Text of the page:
Master Of Your Domain

30 03 2011

Ever since the opening of the internet to corporate and personal identities way back in the early-90s, there has been a gold rush going on. At first, it was simple to names to be found and secured, mostly because the entire lexicon of the English language (along with all brands and company names) was available.

But that quickly changed, with nearly every 6-letter or fewer word from the language being gobbled up by someone. Domains were purchased and held for ransom by cybersquatters (case in point: Amarillo.com was owned by a downstate person, who eventually sold it to the Globe-News for about $14,000). No could imagine in those early years how important domain names would eventually be.

Or how scarce they would become.

While we had .com, .org (generally speaking, for non-profits) and .net (normally for networks, like internet services providers), those names quickly ran out. ICANN (the Internet Corporations for Assigned Names and Numbers) slowly added other TLDs (top-level domains) to help ease the crunch, like .biz and .info, as well as the recent .us. But just try to find an available domain these days. Nearly always it involves a very strange agglomeration of words or phrases, or, more commonly, intentional misspellings.

But now, in a very strange twist, we are sitting on the eve of a new TLD that may very well unleash a new land grab in a flurry of possibly hundreds of TLDs.

And this momentous occasion is the opening of the .xxx domain. Yes, now porn sites will have their own domain. Nothing like truth in advertising (now I just hope that all porn sites migrate away from the dotcoms we so commonly land on accidentally).

You see, ICANN is now about to open the floodgates for countless new TLDs like .brand, .yourcity, etc. In other words, the domain extension will become part of the brand itself. Furthermore, when .brand launches, it will be tightly regulated to ensure there are no cybersquatters scooping up registered trademarks.

Whereas fifteen years ago few could ever envision a day in which domain names would be scarce (kind of like no one foresaw the scarcity of telephone numbers…but that was before everyone had a cell phone), we are now faced with the reality that far more entities want or need their own private online handle. And as new businesses emerge, they, too, will have naming needs.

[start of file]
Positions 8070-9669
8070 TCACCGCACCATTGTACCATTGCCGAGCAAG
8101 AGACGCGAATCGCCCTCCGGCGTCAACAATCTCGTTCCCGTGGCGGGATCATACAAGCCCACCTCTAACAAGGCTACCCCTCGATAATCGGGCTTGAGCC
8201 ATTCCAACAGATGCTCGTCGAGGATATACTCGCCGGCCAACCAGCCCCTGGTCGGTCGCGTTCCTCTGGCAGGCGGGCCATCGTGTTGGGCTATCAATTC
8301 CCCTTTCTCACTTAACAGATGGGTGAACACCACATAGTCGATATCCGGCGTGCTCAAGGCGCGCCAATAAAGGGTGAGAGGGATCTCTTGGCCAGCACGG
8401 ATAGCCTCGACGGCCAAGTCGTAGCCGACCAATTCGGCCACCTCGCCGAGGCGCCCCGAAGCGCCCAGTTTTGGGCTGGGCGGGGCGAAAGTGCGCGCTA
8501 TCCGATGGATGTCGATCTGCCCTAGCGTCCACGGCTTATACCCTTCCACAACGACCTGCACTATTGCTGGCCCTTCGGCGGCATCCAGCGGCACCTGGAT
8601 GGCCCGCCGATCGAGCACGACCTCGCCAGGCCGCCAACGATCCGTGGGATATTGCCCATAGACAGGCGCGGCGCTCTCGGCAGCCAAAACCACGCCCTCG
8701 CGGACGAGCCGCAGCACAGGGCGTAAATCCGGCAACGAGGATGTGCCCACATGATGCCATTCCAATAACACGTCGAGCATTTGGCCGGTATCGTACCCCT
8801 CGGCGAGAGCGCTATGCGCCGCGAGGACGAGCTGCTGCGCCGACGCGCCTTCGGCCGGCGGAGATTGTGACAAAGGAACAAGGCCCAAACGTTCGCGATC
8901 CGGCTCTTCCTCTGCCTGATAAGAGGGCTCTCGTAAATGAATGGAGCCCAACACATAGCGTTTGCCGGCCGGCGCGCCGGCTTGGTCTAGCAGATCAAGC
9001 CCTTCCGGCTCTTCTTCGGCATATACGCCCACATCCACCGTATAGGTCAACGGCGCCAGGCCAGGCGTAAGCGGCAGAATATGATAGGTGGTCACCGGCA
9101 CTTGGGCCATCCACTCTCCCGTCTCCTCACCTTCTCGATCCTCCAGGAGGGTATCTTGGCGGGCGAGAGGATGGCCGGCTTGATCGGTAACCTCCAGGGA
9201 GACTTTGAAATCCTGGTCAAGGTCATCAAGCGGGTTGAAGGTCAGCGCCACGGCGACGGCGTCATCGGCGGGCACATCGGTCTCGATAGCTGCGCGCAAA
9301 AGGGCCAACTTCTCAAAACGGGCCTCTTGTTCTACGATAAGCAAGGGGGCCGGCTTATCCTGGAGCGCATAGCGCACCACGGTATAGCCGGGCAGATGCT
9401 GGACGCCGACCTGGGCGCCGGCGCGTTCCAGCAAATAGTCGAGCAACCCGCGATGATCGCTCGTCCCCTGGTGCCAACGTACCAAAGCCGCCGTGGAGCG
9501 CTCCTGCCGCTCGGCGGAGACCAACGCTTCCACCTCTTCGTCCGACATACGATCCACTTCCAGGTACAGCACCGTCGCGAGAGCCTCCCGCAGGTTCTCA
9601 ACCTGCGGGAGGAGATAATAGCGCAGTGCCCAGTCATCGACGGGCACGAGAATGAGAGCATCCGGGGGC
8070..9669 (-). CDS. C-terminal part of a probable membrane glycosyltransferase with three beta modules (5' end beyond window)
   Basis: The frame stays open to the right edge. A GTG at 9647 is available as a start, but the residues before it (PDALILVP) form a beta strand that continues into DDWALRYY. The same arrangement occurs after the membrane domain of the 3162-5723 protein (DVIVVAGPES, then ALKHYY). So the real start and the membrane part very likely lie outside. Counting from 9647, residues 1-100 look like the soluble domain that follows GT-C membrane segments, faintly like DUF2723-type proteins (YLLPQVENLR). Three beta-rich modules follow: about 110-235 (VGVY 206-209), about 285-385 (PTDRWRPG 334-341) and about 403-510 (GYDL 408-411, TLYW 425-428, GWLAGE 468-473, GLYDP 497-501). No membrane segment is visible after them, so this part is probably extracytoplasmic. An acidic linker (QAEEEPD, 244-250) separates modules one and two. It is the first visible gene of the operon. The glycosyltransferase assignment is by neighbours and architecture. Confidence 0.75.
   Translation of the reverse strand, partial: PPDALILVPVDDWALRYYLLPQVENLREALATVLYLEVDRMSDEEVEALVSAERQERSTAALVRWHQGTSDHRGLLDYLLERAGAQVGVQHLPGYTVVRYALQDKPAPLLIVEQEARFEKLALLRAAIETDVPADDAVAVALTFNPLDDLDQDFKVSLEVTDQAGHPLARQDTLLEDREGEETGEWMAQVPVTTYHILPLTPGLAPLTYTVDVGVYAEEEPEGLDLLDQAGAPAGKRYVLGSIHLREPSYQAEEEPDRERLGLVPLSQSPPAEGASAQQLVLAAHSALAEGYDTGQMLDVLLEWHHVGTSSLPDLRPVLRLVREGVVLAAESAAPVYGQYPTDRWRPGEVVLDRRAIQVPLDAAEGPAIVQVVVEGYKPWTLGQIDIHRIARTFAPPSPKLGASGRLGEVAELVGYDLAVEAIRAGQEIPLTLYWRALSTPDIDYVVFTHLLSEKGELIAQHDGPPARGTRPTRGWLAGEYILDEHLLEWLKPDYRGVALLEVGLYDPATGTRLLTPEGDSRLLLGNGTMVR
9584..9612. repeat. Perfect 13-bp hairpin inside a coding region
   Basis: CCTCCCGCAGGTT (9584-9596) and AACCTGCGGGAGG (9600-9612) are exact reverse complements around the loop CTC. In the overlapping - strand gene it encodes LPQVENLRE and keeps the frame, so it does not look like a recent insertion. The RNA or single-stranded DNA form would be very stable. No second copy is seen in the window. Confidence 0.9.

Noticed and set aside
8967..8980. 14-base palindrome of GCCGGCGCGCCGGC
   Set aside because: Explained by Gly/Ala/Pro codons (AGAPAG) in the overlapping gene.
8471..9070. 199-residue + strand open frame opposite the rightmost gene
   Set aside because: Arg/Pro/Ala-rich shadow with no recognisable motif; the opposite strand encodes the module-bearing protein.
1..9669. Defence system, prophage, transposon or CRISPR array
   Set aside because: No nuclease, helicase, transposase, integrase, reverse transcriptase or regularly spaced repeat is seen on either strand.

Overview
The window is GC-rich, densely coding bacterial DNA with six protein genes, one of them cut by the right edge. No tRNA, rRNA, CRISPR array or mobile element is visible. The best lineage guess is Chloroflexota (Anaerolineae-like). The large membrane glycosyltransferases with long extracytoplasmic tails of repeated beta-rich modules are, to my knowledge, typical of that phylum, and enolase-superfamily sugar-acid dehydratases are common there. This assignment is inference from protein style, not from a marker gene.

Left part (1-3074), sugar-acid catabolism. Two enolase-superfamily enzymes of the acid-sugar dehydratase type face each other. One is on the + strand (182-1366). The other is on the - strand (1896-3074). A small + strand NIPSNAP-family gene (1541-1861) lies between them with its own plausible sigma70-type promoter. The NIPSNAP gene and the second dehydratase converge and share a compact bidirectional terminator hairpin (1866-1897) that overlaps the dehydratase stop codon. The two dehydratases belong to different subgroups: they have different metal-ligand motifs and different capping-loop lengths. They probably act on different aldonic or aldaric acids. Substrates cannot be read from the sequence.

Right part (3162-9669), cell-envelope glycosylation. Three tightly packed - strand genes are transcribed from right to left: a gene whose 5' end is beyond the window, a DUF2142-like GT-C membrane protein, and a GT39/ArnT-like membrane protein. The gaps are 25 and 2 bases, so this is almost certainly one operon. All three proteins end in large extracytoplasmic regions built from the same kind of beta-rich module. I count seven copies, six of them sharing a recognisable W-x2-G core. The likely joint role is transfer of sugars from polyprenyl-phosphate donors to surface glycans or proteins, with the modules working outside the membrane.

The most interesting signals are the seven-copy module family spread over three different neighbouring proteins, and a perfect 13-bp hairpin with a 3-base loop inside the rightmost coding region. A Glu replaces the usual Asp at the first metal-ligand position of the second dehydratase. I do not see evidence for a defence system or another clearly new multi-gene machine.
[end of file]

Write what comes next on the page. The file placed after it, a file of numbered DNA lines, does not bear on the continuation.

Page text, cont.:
The biggest downside to all of this is that established brands will still feel the need to run out and buy every single variant on their name, and on every new domain. Too many companies found out the hard way that they needed to scoop up the .org and .net (along with the .com) simply to protect themselves from malicious pranksters and critics. This problem is made all too clear by none other than our very own White House (don’t go there…unless you select whitehouse.gov). How embarrassing to hear from your customers that your company name has been subverted by a porn operator or someone who has an axe to grind.

The other problem with TLD proliferation is that we have been long accustomed to defaulting to the .com. In other words, companies will have to work hard to educate us to not absent-mindedly entering .com, and instead keying in .brand. While fifteen years is by no means a long stretch of time, we are creatures of habit. And our habit is .com.

Still, ICANN is to be credited for finally realizing that we need more options. Just like with phone numbers (if you knew how area codes were originally assigned, you would laugh), there is a finite amount of choices. While the world can handle as many John Smiths as it wants, the internet cannot.

The biggest irony, though, is that it took racy adult entertainment sites getting their own TLD to finally awaken ICANN to this reality.

Ladies and gentlemen, grab your credit card and be ready to pounce on your favorite name(s) as it (they) become available. Because there really is a lot in a name. And we have the entire dictionary as our sandbox. You name it.

Dr “ImWithThe.Brand” Gerlich


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